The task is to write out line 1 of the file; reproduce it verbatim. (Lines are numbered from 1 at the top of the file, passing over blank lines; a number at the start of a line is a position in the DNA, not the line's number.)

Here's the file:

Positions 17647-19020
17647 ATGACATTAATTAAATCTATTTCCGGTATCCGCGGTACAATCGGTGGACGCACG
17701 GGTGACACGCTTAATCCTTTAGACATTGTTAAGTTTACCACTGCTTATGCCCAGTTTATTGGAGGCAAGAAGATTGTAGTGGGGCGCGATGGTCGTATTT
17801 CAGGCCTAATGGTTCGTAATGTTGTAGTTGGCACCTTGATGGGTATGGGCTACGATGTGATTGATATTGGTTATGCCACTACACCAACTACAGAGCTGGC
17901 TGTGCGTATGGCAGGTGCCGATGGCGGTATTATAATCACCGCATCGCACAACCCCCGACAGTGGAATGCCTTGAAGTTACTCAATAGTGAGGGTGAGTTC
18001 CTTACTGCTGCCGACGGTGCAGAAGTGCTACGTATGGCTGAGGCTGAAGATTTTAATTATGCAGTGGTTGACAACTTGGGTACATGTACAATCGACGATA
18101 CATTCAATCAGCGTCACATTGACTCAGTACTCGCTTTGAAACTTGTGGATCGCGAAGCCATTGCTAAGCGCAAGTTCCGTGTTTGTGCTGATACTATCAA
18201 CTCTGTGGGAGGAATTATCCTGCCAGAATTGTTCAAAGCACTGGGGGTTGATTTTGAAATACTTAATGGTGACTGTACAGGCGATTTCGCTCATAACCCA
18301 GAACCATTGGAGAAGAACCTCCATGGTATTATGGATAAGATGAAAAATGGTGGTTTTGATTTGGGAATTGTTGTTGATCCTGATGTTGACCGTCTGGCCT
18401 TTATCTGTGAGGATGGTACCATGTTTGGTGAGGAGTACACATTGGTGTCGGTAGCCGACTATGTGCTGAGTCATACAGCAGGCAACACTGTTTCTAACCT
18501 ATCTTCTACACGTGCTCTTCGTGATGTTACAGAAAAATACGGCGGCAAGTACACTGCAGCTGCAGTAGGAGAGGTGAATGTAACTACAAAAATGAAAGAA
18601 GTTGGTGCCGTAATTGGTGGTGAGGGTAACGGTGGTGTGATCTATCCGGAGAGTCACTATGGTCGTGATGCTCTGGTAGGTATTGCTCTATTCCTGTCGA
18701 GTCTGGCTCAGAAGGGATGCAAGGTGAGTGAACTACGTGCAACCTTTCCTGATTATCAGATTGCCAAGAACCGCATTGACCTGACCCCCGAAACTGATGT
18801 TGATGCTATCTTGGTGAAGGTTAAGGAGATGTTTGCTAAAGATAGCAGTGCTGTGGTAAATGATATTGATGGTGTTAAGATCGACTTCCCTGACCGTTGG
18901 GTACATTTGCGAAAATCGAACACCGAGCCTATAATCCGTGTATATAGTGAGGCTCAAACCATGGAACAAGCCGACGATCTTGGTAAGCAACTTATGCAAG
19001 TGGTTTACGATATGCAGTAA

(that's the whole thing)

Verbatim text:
Positions 17647-19020